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Aging Brain: 10 Foods To Help

Alzheimer Patient

In casual conversations with my friends at lunch and dinner, the subject of “losing your mind” comes up constantly.  Some of them say it would be worse than getting cancer. There is so much fear around this subject.

I have a personal story about “losing your mind”. My dad at the age of 84 yrs old fell off his bike and hit his head on the cement (no helmut!) experiencing trauma to every part of his brain. He was in the hospital for 6 weeks in a drug-induced coma for most of it and has been in and out of rehab for the last 3 yrs. He has never been the same, even though it’s not Alzheimers, it feels like it. He has no short term memory, limited long term memory, he can’t drive, care for himself, work (which he was doing and loved up until his accident), or play golf.

Alzheimer’s is becoming more common with over forty million people affected worldwide. It’s severely damaging to one’s quality of life.

We now know more than ever regarding the human brain, but we still do not have all the pieces to the Alzheimer’s puzzle. With that being said, we do know this:

  1. Alzheimer’s is a progressive brain condition, which results in destroyed brain cells. This damage is what affects one’s memory, confusion, as well as a shift in one’s thinking patterns.
  1. Currently, there is no cure. 
  1. Researchers have identified hallmark changes in the brain, which include a build-up of plaques, increased inflammation, a lack of communication between brain cells, and tangles (twisted strands of tau protein).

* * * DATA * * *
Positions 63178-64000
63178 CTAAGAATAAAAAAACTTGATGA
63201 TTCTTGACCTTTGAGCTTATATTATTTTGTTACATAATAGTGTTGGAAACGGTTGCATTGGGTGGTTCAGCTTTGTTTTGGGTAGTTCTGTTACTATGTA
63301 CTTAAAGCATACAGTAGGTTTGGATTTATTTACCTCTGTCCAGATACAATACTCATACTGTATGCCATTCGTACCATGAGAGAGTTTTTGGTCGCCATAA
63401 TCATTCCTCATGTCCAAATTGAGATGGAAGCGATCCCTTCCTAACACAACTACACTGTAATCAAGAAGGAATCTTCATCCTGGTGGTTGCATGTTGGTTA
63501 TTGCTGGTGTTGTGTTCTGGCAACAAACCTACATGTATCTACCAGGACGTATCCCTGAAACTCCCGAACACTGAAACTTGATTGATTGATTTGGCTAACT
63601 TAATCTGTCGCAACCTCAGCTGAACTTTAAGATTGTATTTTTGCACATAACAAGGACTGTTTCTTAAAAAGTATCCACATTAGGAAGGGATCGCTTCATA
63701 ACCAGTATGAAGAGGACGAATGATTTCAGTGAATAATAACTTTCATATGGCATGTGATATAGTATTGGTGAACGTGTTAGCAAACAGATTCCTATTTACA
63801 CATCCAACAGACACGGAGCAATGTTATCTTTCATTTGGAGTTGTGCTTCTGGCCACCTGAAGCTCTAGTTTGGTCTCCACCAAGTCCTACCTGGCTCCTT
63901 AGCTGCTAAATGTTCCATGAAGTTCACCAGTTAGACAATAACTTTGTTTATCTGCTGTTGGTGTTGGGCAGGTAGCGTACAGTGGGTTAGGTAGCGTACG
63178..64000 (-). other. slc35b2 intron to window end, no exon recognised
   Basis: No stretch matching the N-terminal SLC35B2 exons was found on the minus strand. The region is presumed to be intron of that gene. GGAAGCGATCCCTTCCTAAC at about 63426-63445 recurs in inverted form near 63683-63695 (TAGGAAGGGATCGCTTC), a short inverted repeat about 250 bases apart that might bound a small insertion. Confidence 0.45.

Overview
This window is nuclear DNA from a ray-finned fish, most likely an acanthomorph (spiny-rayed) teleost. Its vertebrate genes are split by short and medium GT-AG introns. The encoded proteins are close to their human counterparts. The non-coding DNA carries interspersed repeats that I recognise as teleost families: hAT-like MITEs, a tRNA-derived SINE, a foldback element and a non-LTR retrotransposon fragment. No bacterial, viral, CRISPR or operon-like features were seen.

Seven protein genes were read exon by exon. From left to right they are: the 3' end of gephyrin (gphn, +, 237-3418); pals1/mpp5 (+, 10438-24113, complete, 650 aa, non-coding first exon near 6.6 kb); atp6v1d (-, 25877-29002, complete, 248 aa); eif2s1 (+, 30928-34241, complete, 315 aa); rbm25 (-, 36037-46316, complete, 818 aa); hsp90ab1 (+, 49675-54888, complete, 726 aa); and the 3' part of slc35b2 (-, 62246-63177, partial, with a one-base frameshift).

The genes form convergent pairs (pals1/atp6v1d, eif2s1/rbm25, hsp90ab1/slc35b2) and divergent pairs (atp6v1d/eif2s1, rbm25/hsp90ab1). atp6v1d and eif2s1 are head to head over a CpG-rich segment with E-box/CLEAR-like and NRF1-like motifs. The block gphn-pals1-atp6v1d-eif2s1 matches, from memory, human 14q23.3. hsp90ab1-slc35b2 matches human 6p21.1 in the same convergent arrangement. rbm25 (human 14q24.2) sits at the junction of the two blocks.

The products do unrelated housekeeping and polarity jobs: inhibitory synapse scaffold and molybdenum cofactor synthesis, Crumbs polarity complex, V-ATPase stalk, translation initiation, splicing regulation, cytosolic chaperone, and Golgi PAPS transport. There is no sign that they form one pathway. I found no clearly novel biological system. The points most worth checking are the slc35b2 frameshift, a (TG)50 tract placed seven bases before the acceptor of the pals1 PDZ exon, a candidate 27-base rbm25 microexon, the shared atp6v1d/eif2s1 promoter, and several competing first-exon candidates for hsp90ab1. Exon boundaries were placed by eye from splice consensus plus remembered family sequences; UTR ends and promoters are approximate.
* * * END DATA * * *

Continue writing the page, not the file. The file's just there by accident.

Consume These Ten Foods to Prevent Alzheimer’s

Numerous studies have reported a link between nutrition and Alzheimer’s disease. Considering it’s now estimated that one out of every four Americans will suffer from this disease in the next 20 years, preventative measures are essential.

There are foods which are believed to significantly reduce your risk of Alzheimer’s, just as there are foods to avoid. New research has emerged from Rush University in Chicago, focusing on a diet known as MIND (Mediterranean-DASH Intervention for Neurodegenerative Delay).

After following 923 participants for nine years, the MIND diet was associated with a 53% reduced risk of Alzheimer’s. The following ten foods should be implemented into your current diet, as you take a proactive approach against Alzheimer’s and other chronic diseases.

Brain Booster #1: Dark Leafy Greens

Leafy greens are a highly beneficial source of both lutein and zeaxanthin (which have been linked to lower rates of cognitive decline). Greens such as spinach, kale, collard, and turnips greens are all packed with vitamins A, C, E and K, as well as a number of minerals, protein and fiber. A minimum of two servings is recommended per week, however, six or more servings has been found to yield the greatest effects.

Brain Booster #2: All Other Vegetables  

Both fruits and vegetables are essential for your health, but vegetables tend to be particularly protective in terms of your brain. Plant-based foods are extremely high in antioxidants. Since oxidative stress is also believed to play a role in Alzheimer’s, consuming more vegetables can help target free radicals. Vitamins C and E are of particular interest, as well as beta-carotene, a precursor to vitamin A.

Brain Booster #3: Berries

The high concentration of flavonoids in berries can effectively cross the blood-brain barrier, creating both antioxidant and anti-inflammatory effects. Consume a mixture of blueberries, blackberries, strawberries, and raspberries, at least twice weekly.

Brain Booster #4: Beans